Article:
Have You Been Hacked?

By Chris Rader
Rader Solutions

CSA is partnering with Chris Rader this year to help members reduce technology risk and improve their use of technology. Articles like this one will appear regularly, and Chris will also be conducting webinars on various topics. He will also facilitate users groups for companies using Spruce and BisTrack software. Chris owns Rader Solutions, which provides technology expertise and hosting for building material dealers across the country.

I'm sure you've read about major hacking incidents in the news lately. Again and again, large corporations have had to apologize to customers for putting their personal information at risk. The numbers are staggering.

In September 2016, Yahoo announced that a data breach had occurred sometime in late 2014, affecting more than 500 million Yahoo user accounts.  Then in December 2016, the company announced that another, much larger breach had occurred in 2013, affecting more than one billion user accounts. That's billion with a "B."

During the first announced Yahoo breach, thieves stole names, email addresses, telephone numbers, dates of birth and passwords from Yahoo users.  During the second, they were even more sophisticated and used "forged cookies" or "web cookies" to gain access. By using forged cookies, they were able to break into accounts without passwords by falsifying login credentials.

With the number of affected users soaring into the billions, I'm sure you've wondered if you're at risk.

Have You Been Hacked?

You might think that because you operate a relatively small business or limit your online exposure, you might be less of a target. The truth, however, is that everyone is at risk! It's really a question of WHEN you'll be hacked rather than IF you'll be hacked.

I could be as simple as this: If you sent emails to a Yahoo user containing confidential information -- bank information, corporate financials, employee names or social security numbers -- that information could have been compromised. How?

When you send an email from your computer, the email almost instantly becomes resident on the receiving computer and a part of the receiver's server mailbox.  Likewise, if you received emails from a Yahoo account, your data could have easily been accessed by perpetrators and used against you.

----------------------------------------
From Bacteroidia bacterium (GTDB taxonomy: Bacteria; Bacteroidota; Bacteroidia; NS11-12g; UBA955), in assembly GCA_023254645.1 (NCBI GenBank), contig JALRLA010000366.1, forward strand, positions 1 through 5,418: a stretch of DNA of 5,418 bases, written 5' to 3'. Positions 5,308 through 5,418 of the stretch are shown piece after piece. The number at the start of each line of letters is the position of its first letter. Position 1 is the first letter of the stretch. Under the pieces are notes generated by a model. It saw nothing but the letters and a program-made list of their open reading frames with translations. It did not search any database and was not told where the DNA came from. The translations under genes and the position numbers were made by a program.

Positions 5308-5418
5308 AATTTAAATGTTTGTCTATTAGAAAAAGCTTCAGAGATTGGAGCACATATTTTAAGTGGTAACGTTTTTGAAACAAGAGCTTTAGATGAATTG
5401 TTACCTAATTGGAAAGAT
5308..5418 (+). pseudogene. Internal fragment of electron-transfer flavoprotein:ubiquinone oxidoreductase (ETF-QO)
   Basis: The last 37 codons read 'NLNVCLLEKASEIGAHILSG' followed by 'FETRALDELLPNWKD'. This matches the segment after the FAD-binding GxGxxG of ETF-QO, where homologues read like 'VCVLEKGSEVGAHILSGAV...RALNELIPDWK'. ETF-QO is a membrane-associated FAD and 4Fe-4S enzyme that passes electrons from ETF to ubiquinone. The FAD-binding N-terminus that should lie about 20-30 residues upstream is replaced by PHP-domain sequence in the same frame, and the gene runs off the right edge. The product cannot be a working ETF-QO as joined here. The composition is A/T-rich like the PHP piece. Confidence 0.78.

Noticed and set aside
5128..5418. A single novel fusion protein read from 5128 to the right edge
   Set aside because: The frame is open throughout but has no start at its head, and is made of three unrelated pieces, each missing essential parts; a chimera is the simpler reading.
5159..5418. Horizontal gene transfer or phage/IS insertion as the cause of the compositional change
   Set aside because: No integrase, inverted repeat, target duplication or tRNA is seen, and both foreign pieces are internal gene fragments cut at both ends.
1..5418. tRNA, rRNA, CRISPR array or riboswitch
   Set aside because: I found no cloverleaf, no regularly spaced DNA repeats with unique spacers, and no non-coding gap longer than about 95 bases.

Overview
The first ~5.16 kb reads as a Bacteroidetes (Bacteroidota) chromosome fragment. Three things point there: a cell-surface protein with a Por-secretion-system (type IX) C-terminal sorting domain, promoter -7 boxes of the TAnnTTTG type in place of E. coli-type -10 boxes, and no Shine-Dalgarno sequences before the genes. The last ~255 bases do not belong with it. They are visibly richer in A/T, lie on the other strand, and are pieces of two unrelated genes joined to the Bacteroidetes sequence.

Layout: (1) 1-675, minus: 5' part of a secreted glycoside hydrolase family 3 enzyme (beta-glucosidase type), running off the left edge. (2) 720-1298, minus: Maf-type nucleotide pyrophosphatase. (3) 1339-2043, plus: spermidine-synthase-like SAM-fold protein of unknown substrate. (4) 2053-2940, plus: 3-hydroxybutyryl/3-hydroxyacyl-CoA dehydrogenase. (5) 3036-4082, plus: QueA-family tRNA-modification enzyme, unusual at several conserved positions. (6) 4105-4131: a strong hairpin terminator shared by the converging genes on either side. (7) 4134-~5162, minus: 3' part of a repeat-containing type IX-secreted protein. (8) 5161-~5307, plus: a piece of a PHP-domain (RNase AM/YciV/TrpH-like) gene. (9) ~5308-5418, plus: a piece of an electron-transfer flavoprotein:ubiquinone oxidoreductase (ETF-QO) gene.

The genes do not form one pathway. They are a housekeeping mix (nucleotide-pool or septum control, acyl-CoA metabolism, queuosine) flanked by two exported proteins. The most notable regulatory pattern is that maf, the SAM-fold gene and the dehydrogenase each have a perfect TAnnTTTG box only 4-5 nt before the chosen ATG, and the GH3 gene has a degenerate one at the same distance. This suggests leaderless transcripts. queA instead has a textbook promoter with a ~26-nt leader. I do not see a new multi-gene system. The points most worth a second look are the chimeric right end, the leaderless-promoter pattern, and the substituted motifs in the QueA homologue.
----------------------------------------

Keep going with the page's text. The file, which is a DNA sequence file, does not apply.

The Yahoo breaches, however, are only examples. Criminals are working to gain access to as much personal data as possible. Their goal is to make money from what they can access -- lots of money.

Here's a Real World Example

At Rader Solutions, we have seen emails that look authentic asking lumber dealers to transfer money from one bank account to another. Often, the emails include the email signature of the person authorized to transfer funds from the bank to a vendor. Of course, these emails are not sent from a trusted business partner. They are coming from criminals casting a wide net, and you can be sure you're not the only company they are targeting.

How Can You Protect Yourself?

Here are 10 tips to keep your business and personal information safe:

  • Never wire money without speaking to the person authorizing the transfer.  For example, if your accounts payable clerk receives an email requesting a transfer of money from your bank account to another bank and account, the transaction should only take place after the accounts payable clerk has spoken to the person authorizing the transaction in person or by phone. Email confirmations are not enough.
  • Do not click on suspicious looking emails.
  • Never download files that look suspicious, even from people in your address book.
  • Do not use the same login or password for more than one online account.
  • Meet with your IT staff and understand how they filter emails and what they are doing to filter out phishing emails.  Ask "dumb" questions until you understand exactly how the filtering process works.
  • Use strong passwords containing numbers and special characters.
  • Secure your wireless network.
  • Change your passwords frequently or when prompted to do so.
  • If you must send confidential emails, make sure you are using secure email that uses cookies or email encryption.
  • Sign up for Security Awareness Training.

Of course, this isn't all you need to know about online security, but it will give you a start. As part of CSA's computer initiative, I plan to write a series of articles for Framework to increase your awareness about technology issues. In addition, I will conduct Security Awareness Training for you and your employees via the web during the next few months.  I encourage you to participate. We will update you about dates and times as we get them finalized. In the meantime, stay safe!